Couple’s dream becomes hidden gem of Mt. Healthy

What started as a dream eight years ago is now becoming a neighborhood treasure in Mt. Healthy.
Published: Jul. 20, 2023 at 2:43 PM EDT
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CINCINNATI (WXIX) - What started as a dream eight years ago is now becoming a neighborhood treasure in Mt. Healthy.

Betty Bollas and her husband started Fibonacci. The hidden gem is a brewery, a farm and an Airbnb all rolled into one.

Tucked away on Compton Road, you’ll find Fibonacci, which is one of the few urban farm breweries in the country.

“We have chickens, goats, honeybees,” explains Bollas. “We host our own farmers market every month. We use a lot of local ingredients and all of our beers.”

Bollas says it was her husband that inspired them to start their own business.

“My husband was a home brewer,” says Bollas. “I said, ‘You’re either done buying home brewing equipment, or we’re opening a brewery.’”

She says that’s how the idea started.

Then, once they noticed the flower shop, where they purchased their wedding flowers was up for sale, it seemed like the perfect opportunity.

“Because we live in this community, it was very important for us to open up a brewery in our own community,” explains Bollas.

Once you step on the lot, you’re greeted with a beer garden, which is filled with live music throughout the week.

Visitors also enjoy the distinctive tastes of Fibonacci, forever-changing small-batch brews.

“We have done a dandelion root porter,” explains Bollas. “When you roast dandelion root, it gives off a coffee characteristic and that coffee characteristic goes very nicely with a porter. We do a Thai basil, lemon and honey cream ale.”

Everything is made with fresh ingredients from local farms including their own honeybees.

Bollas, who has a background working with nonprofits, says it’s also important to give back.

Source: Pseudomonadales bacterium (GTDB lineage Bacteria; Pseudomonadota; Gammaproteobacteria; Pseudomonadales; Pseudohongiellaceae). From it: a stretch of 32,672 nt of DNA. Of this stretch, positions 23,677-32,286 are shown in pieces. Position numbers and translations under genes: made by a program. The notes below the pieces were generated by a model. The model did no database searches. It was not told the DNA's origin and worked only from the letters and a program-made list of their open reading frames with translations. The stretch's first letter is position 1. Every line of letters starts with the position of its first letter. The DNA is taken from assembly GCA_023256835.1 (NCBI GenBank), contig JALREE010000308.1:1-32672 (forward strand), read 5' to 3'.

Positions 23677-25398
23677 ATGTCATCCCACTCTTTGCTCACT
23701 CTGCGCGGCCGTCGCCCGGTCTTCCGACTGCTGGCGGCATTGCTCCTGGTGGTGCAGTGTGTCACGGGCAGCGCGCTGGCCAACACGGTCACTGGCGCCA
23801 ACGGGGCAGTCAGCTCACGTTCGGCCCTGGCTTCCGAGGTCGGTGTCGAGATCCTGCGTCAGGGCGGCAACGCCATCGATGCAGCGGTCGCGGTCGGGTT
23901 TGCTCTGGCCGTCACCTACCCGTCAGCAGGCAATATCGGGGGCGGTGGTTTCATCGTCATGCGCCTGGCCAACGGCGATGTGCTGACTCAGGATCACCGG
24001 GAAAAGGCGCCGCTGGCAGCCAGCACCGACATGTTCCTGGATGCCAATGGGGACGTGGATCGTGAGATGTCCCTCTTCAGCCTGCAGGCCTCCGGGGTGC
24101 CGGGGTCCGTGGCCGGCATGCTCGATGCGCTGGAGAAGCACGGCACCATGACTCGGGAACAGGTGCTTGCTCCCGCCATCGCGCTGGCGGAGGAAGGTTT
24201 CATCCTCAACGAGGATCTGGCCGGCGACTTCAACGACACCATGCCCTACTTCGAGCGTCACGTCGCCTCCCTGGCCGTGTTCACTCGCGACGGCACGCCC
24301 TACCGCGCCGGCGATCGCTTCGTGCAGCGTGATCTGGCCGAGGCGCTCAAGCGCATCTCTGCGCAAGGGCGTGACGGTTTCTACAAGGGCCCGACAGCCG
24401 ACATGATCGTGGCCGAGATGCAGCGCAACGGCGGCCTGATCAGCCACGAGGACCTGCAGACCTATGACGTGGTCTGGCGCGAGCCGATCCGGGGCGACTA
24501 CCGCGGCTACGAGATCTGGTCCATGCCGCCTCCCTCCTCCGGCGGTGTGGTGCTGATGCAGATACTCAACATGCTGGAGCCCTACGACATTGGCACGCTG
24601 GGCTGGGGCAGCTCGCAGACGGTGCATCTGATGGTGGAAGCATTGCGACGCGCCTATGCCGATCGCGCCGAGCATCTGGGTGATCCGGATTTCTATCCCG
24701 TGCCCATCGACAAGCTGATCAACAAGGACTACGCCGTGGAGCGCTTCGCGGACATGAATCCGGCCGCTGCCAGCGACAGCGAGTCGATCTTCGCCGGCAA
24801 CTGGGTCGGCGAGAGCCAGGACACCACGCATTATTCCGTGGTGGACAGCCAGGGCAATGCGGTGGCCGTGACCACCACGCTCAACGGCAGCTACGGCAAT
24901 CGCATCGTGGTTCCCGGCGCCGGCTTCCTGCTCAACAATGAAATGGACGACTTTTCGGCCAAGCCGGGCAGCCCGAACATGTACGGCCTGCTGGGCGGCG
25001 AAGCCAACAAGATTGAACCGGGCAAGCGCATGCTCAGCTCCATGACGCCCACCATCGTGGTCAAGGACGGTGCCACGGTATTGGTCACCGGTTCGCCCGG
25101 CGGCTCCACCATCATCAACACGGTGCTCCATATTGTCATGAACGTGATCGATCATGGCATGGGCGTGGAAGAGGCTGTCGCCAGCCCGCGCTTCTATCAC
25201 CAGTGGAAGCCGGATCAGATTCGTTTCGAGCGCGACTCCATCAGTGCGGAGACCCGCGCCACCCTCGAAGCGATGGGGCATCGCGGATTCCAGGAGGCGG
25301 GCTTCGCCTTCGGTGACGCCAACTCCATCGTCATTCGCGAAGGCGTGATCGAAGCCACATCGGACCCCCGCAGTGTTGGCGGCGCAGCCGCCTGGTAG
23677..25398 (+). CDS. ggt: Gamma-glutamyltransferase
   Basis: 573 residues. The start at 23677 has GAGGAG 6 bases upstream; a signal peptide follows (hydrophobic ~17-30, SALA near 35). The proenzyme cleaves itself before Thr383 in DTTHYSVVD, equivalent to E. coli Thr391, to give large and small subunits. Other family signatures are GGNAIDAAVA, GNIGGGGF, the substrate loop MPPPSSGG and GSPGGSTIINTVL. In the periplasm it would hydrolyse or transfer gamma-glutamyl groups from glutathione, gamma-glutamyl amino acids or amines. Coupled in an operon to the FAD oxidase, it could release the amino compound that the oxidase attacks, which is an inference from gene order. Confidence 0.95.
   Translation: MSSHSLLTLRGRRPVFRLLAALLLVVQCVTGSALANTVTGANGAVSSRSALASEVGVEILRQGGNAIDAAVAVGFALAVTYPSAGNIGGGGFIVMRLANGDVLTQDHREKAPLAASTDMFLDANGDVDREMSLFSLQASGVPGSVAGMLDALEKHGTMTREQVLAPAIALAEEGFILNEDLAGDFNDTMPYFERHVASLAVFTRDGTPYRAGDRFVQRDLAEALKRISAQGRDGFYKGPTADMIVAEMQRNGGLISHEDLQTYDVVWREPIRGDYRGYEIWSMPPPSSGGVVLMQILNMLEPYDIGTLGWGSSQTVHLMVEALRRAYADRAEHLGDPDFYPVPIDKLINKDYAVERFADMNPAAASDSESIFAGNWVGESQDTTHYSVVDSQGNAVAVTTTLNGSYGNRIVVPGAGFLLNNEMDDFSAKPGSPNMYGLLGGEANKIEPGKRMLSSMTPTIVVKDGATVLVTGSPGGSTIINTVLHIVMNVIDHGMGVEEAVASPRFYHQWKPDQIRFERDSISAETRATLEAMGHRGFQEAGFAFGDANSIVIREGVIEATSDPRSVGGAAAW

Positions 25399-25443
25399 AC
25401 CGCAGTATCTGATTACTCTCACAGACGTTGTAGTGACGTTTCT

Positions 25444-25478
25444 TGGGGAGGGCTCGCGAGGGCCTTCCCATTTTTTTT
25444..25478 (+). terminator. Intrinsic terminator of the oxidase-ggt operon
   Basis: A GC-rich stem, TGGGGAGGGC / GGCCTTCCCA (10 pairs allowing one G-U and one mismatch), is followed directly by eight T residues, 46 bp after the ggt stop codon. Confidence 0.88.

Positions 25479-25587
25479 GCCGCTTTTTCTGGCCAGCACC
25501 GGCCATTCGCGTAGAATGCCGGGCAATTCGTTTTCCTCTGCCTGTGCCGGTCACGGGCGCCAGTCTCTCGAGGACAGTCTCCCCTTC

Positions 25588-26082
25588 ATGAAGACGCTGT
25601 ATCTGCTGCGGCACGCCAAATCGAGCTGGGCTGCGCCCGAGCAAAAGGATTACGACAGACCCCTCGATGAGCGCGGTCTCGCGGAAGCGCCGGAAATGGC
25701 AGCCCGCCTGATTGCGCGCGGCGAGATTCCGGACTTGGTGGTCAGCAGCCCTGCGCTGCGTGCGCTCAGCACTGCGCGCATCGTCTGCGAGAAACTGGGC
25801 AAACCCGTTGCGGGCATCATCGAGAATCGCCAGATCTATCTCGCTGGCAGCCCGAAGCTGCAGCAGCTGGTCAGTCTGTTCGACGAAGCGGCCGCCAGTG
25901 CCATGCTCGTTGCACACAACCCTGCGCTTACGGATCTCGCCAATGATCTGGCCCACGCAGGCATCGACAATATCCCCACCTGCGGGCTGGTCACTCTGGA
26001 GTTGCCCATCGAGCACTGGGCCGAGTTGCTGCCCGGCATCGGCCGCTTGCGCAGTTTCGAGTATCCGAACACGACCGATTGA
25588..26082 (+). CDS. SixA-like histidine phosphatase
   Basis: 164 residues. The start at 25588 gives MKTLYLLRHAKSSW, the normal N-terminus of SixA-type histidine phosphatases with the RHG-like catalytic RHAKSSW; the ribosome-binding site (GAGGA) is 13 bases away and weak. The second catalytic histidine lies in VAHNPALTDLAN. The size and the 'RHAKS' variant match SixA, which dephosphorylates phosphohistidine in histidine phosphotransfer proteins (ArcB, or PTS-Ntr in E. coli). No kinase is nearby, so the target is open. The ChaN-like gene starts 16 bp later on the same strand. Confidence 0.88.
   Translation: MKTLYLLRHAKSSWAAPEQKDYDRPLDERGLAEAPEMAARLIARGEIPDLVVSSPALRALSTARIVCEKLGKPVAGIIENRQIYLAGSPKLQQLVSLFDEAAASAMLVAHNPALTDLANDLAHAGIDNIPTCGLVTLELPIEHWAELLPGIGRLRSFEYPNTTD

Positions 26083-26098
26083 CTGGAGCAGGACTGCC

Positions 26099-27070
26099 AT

“Mt. Healthy has a number of food insecurity areas, so we’ve been running a farmers market for five years now,” says Bollas. “We offer SNAP and Produce Perk. So, that’s a way that people can have a better access to produce.”

The nano-brewery also has a little free library, which has given out 1,500 books so far.

“It’s very much about getting to connect with people and knowing that what we’re doing is making a difference in people’s lives, Bollas explains.

While Bollas says she is now living her dream, she says it hasn’t been easy from being shut down during COVID-19 to recovering from a tornado that swept through weeks later in 2020.

But it’s a journey she’s proud of.

“It’s the hardest thing we’ve ever done and the most humbling,” says Bollas. “You think if you’re smart and you work hard that equals success. Well, sometimes that’s not always the case. We knew it was going to be a slow long growth plan and I feel like the last few years, we’ve started to see a lot of that connect and explode in a way.”

Bollas says while they want to remain a small brewery and farm, they are now working on adding food to their list of services. They are testing a simple menu focused on local ingredients.

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